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From Marc Schier <MSch...@infogation.com>
Subject [Cornerstone] Silk server questions
Date Mon, 13 May 2002 21:40:43 GMT
I came across the Silk Server / Stage Manager implementation in the
Cornerstone project.  I am kind of familiar with the SEDA architecture and
I'm thinking about implementing Matt Welsh's Sandstorm library in an Avalon
compliant way.  I took a close look at all the started implementations, and
now I would like to ask you guys a couple of questions.  Looking at the
interfaces in the excalibur event and command package I see a lot of
similarities with the SEDA interfaces, but how does the silk package in
Cornerstone fit into this?  The stage manager seems to be a candidate to be
a component or is it an extended ComponentManager?  Also, does the sink map
describe the main sink for a stage and all outgoing queues for the stage?
Do you envision to have the stage manager set up stages with sink maps, or
is this the responsibility of a stage-component-manager?  I would also be
very interested in what the initial idea behind this design was?  

If I were to implement an event driven management kernel, I could think of a
stage server manager that manages all the stages deployed in the system.
The stage manager would be configured with the system wide event flow
topology.   It would set up this topology everytime the component is
configured.  The event handlers are deployed into the system as components.
They can be selected using a regular component selector or specific
implementation.  This would allow the event handlers to be treated as
regular components that can be configured and contextualized and could
access other non event handler components if they wanted (Maybe to access
deployed services or so).  The stages itself would become what now is the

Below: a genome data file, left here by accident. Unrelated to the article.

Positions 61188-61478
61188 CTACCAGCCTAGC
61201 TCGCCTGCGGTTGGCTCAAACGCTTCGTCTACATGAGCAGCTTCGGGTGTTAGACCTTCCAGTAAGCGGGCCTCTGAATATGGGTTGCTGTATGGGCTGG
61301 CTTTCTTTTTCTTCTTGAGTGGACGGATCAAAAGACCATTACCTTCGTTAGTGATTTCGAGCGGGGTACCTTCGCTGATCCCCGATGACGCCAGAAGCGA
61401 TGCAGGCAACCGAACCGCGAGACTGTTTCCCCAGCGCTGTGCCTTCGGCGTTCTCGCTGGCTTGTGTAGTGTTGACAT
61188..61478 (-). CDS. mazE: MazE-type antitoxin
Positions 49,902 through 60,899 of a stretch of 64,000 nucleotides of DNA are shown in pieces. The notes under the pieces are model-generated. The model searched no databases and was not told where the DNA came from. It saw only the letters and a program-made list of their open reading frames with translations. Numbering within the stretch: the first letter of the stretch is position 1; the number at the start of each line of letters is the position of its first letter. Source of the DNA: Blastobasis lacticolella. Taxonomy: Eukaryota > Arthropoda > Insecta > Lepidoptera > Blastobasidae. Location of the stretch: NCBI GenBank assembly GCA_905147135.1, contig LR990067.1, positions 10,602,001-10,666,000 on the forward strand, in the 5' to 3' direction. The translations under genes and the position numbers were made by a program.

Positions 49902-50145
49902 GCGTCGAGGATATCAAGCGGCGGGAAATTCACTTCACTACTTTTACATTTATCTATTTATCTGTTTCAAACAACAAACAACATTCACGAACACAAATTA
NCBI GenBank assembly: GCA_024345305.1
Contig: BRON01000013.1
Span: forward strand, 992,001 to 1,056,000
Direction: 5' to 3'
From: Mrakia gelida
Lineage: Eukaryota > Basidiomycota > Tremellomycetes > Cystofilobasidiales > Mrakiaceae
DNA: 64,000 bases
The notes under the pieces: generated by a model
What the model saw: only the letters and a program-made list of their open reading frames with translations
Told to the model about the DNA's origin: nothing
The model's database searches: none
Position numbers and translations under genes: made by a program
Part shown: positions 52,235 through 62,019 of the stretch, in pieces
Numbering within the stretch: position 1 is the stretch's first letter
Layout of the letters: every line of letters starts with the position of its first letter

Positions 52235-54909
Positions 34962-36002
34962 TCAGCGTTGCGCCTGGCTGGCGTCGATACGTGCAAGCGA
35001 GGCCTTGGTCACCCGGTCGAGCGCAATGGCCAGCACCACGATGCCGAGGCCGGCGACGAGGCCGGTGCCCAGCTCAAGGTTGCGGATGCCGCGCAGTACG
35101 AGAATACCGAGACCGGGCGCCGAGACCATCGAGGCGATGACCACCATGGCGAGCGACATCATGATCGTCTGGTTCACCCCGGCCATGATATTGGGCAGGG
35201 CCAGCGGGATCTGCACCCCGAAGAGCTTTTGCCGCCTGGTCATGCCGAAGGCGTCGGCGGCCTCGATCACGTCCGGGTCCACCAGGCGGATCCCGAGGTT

sink map, basically just providing a reference handle to the incoming and
outgoing event queues.  The stage manager is responsible for attaching a
thread manager to a set of stages.  Like the event handler, the thread
manager is a seperate component (which could be made selectable using a
thread manager selector).  An XML configuration for a stage manager could
then look like this...

	<stage-set thread-manager="thread_manager_role">
		<stage name = "http_receive">
			<!-- the handler for this stage -->
			<handler = "event_handler_role">
				<!-- the sinks to enque events to, only
visible from this stage-->
				<sink stage = "http_send"/>
				<sink stage = "xyz"/>
				<sink stage = "process"/>
				<!-- if the event handler needs access to
the own stages main sink
					it must be configured here!!! -->
				<sink stage = "http_receive"/>
		<stage name = "process" >
			<!-- the handler for this stage -->
			<handler = "event_handler1_role">
			<!-- specifying more than one handler makes the
stage manager
   			    provide more than one main sink for a stage name
to allow for load balancing-->
			<handler = "event_handler2_role">
			<handler = "event_handler3_role">
			<handler = "event_handler4_role">	
				<!-- the sinks to enque events to, only
visible from this stage-->
				<sink stage = "http_send"/>
		<stage name = "http_send">
			<!-- the handler for this stage -->
			<handler = "event_handler_role">
				<!-- the sinks to enque events to, only
visible from this stage-->
				<sink stage = "xyz"/>

The stage manager would also allows to configure more than one event handler
for a stage.  This could be used by other handlers to do load balancing.
The stage would therefore expose more than one main event queue in an
ordered way.  If enqueing into the first queue does not succeed because it's
full the handler could use the next equal queue in the list.
The stage would then be an internal class (like StageWrapper) and bundle
handler, main event queue, thread manager and sink map.  A sink map, that
only has information for the event handler, is exposed by the stage manager
and to support the particular configurable stage manager the interfaces
would then look something like this:

interface StageManager
	Sink getSinkMapForStage(String stageName);  

interface SinkMap
	Sink[] getSinks(String name);
	String[] getSinkNames();
	boolean containsSink(String name);

This is just a very quick idea and resembles much the original Sandstorm
design (I hope without the subversion of control).  I would appreciate very
much if you could comment on this design and of course answer my questions
above.  I have very high regards for your opinion, because I think all of
the implemented Avalon components have a very sophisticated and excellent
architecture, which shows the skills of the developers working on this



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